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Arts & Culture

Audrey Kupferberg: Unforgotten

Audrey inspects a film
WAMC
Audrey Kupferberg

PBS stations across the country have started airing season four of Unforgotten.  For British detective show enthusiasts, this is a very welcome event.  With the PBS Passport streaming service, as well as other home viewing possibilities, it is possible to re-view the first three seasons of this outstanding series.

Please stay with me because there are no spoilers in this commentary.  Be careful, viewers.  The Internet is filled with British responses to season four, which ran there earlier in the year.  My curiosity got the better of me, and I wound up learning an important detail that I never should have discovered.  A real bummer!  I should know better.

Andy Wilson, a seasoned director of episodes of top-flight detective shows such as Poirot, Endeavour, Miss Marple, Wallander, and MI-5, has directed all 24 episodes of Unforgotten.  That fact gives a unity to the series which other shows cannot boast.  The style of Unforgotten combines strict realism with brief moments of psychological visions.  Wilson’s stints in alternative theater as well as music videos bring creative enhancements to the show, usually in the form of fleeting dreamlike flashbacks.

Wilson calls Unforgotten “an interesting drama in the guise of a cop show.”  That’s an accurate summation, to my mind.  The bones of the series, no pun intended, involve the work of Detective Chief Inspector Cassie Stuart, played by the brilliant. Nicola Walker, and Detective Inspector Sunny Khan, played by Sanjeev Bhaskar, of the Bishop Street Police Station in London.  At the start of each season, these two and their trusty colleagues receive new evidence on a case that has gone cold.  For six episodes, they delve and explore. 

There are no car chases and no fist fights.  The atmosphere is composed and polite, but with scenes of deep emotion and suspense.  That is where Wilson’s remark comes to the fore.  The emphasis is not on cop and crook violence.  Instead, the viewer studies the behavior of the various suspects who arise.  The focus switches between Cassie and Sunny, their work, their private lives, and their special friendship – to the suspects, as well as the surviving victims.  Viewers really get to know the suspects, and that is where most of the drama lies.  Once targeted, their lives become as exposed as a sample in a petri dish.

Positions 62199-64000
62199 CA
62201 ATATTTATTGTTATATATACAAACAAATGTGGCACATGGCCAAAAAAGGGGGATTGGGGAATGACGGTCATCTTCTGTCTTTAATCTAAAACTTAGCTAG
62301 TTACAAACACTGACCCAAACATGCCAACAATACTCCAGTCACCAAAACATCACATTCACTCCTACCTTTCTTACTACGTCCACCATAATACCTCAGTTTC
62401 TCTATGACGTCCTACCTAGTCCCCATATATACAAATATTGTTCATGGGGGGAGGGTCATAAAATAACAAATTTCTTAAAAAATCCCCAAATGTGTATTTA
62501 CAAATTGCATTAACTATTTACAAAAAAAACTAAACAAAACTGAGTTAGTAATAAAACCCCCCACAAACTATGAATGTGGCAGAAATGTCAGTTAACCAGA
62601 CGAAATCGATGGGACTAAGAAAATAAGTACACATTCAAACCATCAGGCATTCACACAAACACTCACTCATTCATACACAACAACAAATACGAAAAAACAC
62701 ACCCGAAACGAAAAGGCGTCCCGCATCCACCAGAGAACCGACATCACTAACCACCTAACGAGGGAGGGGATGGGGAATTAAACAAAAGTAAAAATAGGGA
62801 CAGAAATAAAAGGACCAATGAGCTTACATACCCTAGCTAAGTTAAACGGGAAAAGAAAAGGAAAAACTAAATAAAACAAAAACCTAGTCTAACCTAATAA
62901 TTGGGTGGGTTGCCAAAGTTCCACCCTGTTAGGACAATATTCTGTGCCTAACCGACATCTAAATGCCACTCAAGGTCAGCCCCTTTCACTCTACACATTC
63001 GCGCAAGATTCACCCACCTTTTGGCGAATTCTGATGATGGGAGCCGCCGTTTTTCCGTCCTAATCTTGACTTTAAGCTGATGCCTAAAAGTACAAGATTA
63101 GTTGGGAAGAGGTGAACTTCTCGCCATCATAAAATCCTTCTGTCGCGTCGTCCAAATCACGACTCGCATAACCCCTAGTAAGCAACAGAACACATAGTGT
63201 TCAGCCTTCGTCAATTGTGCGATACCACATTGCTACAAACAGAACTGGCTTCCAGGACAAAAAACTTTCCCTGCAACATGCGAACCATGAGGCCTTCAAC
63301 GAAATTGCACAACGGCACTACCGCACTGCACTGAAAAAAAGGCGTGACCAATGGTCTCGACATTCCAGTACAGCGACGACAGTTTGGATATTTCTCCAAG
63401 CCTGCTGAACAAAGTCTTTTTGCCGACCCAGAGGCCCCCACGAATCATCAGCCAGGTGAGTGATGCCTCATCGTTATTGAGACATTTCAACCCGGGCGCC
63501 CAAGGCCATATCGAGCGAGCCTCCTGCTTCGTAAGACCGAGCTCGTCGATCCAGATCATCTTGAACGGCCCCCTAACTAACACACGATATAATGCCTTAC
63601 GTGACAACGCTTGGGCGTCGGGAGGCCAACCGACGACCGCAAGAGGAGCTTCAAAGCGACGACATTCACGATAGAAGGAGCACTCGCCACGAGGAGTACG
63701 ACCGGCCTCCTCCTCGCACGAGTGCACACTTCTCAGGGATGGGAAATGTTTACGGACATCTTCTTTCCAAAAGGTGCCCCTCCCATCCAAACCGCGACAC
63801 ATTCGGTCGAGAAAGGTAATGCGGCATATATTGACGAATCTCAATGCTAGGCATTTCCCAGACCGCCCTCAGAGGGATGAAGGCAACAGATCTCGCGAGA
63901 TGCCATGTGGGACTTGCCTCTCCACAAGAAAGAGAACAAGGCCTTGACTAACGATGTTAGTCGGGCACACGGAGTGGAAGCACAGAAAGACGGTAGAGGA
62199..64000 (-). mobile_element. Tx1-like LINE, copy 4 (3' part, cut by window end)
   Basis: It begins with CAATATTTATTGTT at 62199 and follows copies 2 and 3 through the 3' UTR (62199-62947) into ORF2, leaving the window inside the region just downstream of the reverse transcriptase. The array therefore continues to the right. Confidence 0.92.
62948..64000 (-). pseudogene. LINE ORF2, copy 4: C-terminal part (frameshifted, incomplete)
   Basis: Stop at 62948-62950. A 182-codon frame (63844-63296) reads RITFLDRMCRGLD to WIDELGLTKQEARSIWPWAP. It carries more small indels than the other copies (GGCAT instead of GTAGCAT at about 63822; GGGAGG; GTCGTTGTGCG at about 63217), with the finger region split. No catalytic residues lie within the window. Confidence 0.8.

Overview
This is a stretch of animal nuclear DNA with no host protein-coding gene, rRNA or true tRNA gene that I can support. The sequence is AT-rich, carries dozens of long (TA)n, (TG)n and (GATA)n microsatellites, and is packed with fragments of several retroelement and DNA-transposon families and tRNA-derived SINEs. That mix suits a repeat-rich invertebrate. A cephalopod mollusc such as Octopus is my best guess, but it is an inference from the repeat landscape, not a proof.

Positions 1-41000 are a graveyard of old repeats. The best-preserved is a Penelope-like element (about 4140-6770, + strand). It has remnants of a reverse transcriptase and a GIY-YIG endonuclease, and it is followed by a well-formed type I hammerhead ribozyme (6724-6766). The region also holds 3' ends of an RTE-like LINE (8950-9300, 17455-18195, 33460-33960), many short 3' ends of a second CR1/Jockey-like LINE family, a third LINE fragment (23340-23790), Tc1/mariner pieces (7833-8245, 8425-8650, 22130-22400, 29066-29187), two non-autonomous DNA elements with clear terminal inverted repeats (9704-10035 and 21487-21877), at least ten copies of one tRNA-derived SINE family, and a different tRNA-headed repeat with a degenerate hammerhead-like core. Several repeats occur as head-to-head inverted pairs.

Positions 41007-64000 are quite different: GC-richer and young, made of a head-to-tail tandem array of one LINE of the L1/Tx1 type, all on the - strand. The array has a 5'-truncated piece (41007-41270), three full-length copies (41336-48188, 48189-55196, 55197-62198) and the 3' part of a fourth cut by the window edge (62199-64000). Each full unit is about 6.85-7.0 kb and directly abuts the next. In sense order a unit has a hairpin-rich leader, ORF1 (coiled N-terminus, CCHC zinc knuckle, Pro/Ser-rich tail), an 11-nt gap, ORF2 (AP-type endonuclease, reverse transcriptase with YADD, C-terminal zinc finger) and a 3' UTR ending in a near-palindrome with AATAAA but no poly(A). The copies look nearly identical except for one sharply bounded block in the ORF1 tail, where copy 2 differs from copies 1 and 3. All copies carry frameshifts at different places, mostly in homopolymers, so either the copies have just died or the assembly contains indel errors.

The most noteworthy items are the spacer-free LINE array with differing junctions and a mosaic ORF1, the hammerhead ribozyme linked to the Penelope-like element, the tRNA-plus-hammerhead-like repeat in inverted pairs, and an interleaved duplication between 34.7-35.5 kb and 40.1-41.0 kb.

Chris Lang, the writer/creator of the series, explains the structure as “(several) mini-dramas inside a who-done-it.”  For that reason and others, celebrated dramatic actors have appeared in juicy roles.  Tom Courtenay won the 2016 BAFTA TV Award for Best Supporting Actor for his work in season 1.  Mark Bonnar won the 2017 BAFTA Scotland for Best Actor in Television the following year.  Alex Jennings’ remarkable performance in season three brought him a BAFTA nomination.

There is no way to underplay the importance and strength of the performances of Nicola Walker and Sanjeev Bhaskar.  This charismatic pair provides the muscle for this series.  In their roles as Cassie and Sunny, they deal with their own family problems just as they do solving cold case crimes.  Unlike many other TV detectives, Cassie and Sunny are depicted as rather normal family folk.  Both have had marriages.  Both have normal children.  Cassie has an aging father, in addition to grown sons. 

The cases they deal with involve catastrophic crimes, crimes that leave permanent marks on the victims’ surviving friends and families. When we left Cassie at the end of season three, she was having trouble coping with the deplorable crimes and the reasons behind them.  Any healthy-minded person would have problems working in that dreadful world.

I’m going to relish all six episodes of Unforgotten season 4 and look forward to the already agreed-upon future season 5.

Audrey Kupferberg is a film and video archivist and appraiser. She is lecturer emeritus and the former director of Film Studies at the University at Albany and co-authored several entertainment biographies with her husband and creative partner, Rob Edelman.

The views expressed by commentators are solely those of the authors. They do not necessarily reflect the views of this station or its management.

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